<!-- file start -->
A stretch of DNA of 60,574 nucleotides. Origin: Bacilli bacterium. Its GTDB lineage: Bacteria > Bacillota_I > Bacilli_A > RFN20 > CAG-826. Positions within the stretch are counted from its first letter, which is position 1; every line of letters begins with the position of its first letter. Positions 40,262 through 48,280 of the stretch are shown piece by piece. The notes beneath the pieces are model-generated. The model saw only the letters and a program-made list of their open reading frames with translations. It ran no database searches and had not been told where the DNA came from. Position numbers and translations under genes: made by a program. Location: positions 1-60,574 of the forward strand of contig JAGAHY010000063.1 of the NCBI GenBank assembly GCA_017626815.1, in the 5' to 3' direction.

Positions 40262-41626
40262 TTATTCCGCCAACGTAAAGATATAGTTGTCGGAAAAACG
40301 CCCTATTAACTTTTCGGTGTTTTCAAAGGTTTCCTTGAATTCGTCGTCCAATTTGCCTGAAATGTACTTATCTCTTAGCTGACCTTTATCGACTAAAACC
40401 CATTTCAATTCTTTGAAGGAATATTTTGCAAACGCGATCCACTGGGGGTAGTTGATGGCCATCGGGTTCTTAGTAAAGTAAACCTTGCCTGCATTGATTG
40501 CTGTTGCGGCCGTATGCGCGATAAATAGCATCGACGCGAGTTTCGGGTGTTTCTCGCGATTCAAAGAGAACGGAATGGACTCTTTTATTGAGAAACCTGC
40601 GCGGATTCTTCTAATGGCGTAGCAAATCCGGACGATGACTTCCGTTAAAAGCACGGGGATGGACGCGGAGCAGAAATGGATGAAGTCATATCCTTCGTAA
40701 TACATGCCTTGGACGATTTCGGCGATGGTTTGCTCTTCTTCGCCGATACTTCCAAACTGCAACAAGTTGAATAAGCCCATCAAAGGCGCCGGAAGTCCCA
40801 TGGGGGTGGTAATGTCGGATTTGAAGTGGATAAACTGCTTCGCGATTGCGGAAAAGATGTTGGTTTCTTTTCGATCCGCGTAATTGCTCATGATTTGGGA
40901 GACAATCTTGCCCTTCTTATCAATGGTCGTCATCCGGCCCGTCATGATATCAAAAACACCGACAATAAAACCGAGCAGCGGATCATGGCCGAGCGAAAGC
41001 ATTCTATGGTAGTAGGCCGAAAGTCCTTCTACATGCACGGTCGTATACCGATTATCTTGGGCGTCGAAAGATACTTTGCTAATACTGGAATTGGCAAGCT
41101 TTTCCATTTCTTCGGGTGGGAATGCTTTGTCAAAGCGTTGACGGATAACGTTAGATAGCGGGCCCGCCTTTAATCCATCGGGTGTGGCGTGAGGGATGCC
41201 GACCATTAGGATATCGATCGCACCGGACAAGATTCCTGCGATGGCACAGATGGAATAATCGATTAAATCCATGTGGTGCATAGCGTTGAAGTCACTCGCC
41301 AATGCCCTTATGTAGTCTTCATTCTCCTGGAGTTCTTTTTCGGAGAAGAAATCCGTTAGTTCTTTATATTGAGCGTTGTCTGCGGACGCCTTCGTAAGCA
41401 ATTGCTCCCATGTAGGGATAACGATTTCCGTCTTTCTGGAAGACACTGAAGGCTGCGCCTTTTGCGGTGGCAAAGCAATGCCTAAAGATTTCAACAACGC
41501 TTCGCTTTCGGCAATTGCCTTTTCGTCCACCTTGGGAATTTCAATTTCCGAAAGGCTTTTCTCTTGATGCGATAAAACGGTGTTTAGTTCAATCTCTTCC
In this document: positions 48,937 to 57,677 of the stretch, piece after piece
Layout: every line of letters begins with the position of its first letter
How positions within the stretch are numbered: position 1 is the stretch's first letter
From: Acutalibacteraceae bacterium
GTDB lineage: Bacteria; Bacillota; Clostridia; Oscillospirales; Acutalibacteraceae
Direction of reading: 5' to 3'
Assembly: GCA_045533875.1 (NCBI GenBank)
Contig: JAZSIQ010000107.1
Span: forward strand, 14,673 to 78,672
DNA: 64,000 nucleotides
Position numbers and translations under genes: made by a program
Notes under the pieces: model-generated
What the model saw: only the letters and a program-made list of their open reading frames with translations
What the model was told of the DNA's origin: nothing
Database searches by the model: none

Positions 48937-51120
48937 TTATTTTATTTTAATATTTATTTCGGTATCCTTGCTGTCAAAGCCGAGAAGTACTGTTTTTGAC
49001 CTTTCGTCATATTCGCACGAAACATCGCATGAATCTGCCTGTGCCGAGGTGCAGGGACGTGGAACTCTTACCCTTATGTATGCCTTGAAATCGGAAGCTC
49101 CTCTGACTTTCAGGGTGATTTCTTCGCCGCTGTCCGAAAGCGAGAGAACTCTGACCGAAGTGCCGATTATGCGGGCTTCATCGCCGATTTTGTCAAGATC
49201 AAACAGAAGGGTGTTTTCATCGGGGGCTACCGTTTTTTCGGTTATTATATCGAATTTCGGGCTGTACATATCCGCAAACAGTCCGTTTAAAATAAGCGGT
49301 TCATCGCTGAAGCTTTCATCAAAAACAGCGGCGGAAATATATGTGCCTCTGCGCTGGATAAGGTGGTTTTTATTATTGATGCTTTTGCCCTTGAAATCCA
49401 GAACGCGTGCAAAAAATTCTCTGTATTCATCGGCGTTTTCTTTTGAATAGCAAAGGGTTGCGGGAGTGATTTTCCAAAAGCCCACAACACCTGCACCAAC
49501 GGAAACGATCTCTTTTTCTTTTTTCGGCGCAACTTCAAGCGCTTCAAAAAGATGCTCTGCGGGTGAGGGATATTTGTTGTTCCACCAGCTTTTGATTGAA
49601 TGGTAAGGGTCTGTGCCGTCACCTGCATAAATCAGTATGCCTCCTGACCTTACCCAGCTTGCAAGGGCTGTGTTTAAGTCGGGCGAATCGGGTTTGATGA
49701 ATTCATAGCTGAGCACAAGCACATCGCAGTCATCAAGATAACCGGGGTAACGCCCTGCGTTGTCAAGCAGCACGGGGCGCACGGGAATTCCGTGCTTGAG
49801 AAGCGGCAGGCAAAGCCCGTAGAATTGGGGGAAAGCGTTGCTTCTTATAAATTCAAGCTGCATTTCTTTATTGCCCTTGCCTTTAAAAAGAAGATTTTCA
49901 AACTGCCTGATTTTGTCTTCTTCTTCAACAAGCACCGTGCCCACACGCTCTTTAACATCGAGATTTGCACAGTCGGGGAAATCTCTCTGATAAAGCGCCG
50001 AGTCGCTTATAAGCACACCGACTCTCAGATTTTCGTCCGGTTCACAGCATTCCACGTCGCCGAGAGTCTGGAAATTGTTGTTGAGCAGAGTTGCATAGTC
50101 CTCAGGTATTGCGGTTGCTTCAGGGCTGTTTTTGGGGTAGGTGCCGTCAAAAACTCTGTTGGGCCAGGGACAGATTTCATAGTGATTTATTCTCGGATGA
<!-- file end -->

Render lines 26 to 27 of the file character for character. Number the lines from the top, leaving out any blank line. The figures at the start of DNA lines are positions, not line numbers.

DNA: 64,000 nucleotides
Position numbers and translations under genes: made by a program